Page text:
“Anybody can write music of a sort. But touching the public heart is quite another thing.” – John Phillip Sousa, Legendary Band Master
Block Us Up! – Hello Mr. Hopkins, welcome to Block Us Up! We’ve known each other for quite some time but, for the sake of our readers out there, could you share with us a little about your educational, and professional, background and how those experiences prepared you for your current role as Asst. Band Director and Arranger For Prairie View A&M University?
Mr. Hopkins – Thank you Mr. Stackhouse for having me, it is truly an honor and I am absolutely humbled. I am an Instrumental Music honor graduate of South Carolina State University. Prior to accepting the position here at Prairie View A&M University, I taught 7 years of high school in Columbia, South Carolina. As a young musician, my biggest influence in arranging came from a gentleman by the name of Willie E. Lyles. He was my high school band director and always made something out of nothing. He would always challenge us to tap into our creativity by stating “If you do things differently than everyone else, you make it hard for people to compare you to anyone else.” Those words have always stuck with me. So much so, that anytime I put the pen to the pad, I’m constantly thinking… “how creative can I be with this one?”
Block Us Up! – Like many of the premier HBCU Bands across the nation, The Prairie View A&M Marching Storm has a well established sound concept that has been consistent through the generations. How does the traditions and practices established long before you, shape your approach when preparing an arrangement and in what ways do you instill your own likes and preferences?
Mr. Hopkins – The Storm has always possessed a sound of its own, which is something that I’ve always admired about this program. Even though The Storm is in a conference where an aggressive sound is a standard so to speak, they always made an attempt to play with the focus on musicality. I like to think that my style is extremely aggressive but refined due in large part to my education. In college, I had the opportunity to study under Mr. Benjamin Mcknight who taught me a lot about voicing and how to create a big sound with a small ensemble. Using the tools given to me by him and Mr. Lyles, and studying the scores of the late Ronald J. Sarjeant, I developed a sound that I found to be “unique”. One that, I believe, compliments my style as an arranger. So to be honest, it was a very easy transition for me. And it works well for our program.
Prarie View A&M Marching Storm performs at the Bands of America Regional Championship
Block Us Up! – I’ve always been impressed by Prairie View because to me you all have always created your own lane as far as your sound concept. Being a member of the SWAC, I know it would be much easier to sort of “follow the crowd”. How would you describe The Marching Storm’s sound and what is your approach to preparing material for the band to perform?
Mr. Hopkins – Well, Dr. Zachery isn’t a follow the crowd type of guy. He has no problem going against the norm when it’s in the best interest of the program. One thing we pride ourselves in is playing with a big (yet really clean), and balanced sound. That’s one of our primary focuses. We love volume and intensity just as much as the next person, but we will not sacrifice our musicianship to “follow the norm.” When I’m preparing a chart for the storm, I ask myself… “is there something musically interesting happening for both the players and the listeners?” If I feel like that answer may be no, I will rewrite and revise the arrangement until I feel it meets the standard of our program. The greatest thing about this group is we have a lot of talented student musicians which makes my job as an arranger easier. The students already know what is expected and what is not acceptable in terms of the approach to the horns or drums.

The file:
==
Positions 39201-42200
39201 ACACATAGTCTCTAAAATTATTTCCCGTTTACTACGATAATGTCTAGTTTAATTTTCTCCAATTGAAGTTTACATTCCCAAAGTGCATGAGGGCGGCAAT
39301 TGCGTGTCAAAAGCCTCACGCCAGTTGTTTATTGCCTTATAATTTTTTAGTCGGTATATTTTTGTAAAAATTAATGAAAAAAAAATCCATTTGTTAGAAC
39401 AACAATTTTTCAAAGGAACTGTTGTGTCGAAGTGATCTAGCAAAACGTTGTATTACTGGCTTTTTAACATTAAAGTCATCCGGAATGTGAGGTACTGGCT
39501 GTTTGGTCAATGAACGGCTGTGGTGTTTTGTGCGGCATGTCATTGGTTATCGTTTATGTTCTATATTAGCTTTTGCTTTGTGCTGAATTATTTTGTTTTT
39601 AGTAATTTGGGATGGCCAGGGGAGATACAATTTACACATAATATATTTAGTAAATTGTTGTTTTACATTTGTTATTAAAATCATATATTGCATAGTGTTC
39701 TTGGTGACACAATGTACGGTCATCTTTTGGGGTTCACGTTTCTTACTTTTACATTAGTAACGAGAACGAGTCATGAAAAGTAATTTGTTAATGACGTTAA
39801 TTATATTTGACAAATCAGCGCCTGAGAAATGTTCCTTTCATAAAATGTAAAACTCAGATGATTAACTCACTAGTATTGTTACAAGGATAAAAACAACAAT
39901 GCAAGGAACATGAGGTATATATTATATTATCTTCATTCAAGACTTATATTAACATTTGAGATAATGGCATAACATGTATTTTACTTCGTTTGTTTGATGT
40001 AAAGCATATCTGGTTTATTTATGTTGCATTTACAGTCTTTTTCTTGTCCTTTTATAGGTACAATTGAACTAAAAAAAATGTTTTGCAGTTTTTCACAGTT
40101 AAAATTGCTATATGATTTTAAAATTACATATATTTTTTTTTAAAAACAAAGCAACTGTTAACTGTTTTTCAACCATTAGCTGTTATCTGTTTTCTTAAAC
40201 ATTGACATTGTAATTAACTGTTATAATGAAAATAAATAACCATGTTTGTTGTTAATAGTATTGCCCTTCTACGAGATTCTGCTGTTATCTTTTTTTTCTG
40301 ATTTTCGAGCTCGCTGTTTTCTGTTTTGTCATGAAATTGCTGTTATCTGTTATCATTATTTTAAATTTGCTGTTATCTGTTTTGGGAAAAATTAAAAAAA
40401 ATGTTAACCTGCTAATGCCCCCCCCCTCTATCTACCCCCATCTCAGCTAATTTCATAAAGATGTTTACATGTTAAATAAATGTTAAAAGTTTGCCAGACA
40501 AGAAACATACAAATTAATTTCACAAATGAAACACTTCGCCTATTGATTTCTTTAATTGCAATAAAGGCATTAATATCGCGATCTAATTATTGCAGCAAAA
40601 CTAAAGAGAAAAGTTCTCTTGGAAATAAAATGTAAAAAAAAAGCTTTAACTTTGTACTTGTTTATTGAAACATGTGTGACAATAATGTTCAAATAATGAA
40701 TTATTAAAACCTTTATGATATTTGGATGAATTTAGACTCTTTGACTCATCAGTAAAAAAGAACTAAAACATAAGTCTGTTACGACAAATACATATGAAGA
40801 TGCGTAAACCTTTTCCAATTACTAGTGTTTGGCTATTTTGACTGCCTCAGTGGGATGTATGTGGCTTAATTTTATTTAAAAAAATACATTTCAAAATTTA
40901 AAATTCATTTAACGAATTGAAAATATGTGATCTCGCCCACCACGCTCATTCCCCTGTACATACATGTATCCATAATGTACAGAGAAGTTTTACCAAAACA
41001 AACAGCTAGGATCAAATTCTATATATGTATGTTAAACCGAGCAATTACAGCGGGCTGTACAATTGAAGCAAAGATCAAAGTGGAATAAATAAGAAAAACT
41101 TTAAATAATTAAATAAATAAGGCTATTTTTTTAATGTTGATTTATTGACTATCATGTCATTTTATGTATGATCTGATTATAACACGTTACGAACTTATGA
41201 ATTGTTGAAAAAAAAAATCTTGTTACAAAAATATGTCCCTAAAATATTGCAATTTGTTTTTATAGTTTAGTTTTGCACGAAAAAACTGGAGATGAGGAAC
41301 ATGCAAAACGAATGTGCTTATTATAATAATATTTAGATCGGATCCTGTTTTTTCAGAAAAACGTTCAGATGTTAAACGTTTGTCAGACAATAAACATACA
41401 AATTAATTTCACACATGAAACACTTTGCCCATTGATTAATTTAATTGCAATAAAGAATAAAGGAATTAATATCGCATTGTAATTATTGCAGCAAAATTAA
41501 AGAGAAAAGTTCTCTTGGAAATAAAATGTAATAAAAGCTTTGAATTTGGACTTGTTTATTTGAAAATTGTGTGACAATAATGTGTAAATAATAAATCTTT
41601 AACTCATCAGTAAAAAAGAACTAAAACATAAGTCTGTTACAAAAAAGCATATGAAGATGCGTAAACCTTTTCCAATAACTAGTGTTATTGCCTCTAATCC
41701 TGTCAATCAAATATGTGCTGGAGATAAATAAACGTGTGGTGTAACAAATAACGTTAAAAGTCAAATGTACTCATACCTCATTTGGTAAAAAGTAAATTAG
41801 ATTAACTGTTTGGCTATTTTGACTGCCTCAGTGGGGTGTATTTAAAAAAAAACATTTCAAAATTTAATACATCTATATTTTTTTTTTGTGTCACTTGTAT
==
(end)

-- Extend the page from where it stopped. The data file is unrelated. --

Block Us Up! – In light of the current copyright issues facing HBCUs, and frankly all college and HS bands, what advice would you give marching band arrangers on the proper way to navigate this copyright conundrum?
Mr. Hopkins – Research and understand what you as an arranger are dealing with. Check your licensing at your institution and make sure that you are operating within the agreements. Copyright infringement is real.
Block Us Up! – You have managed to secure a Chief Arranger position at one of the best college bands in the nation, and at a very young age I might add. What advice would you give to, both, young and older arrangers out there aspiring to achieve just what you have?
Mr. Hopkins – Let your work speak for you and find ways to become better at the craft. Remain humble and always remember why you do what you do.
Block Us Up! – Mr. Hopkins, thank you for speaking with us today. We wish you and the Prairie View A&M University Band continued success. How might our readers, who are interested in The Marching Storm, contact you for more information?
Mr. Hopkins – Thank you again for having me. Readers interested in the Prairie View A&M University Marching Storm can contact Dr. Timmey Zachery Head Director of Bands via email at TTZACHERY@PVAMU.EDU or office phone 936-261-3314. My email address is BDHOPKINS@PVAMU.EDU and my office number is 936.261.3317. They can also follow us on Facebook and on Twitter at @PVAMUStorm.
Mr. Brandon Hopkins is an honor graduate of South Carolina State University in Orangeburg, South Carolina. He currently serves as the arranger and lower brass instructor for the Prairie View A&M University Bands. He is happily married to Emerald Freeman of Vance, South Carolina and they have been blessed with one child, Brieson.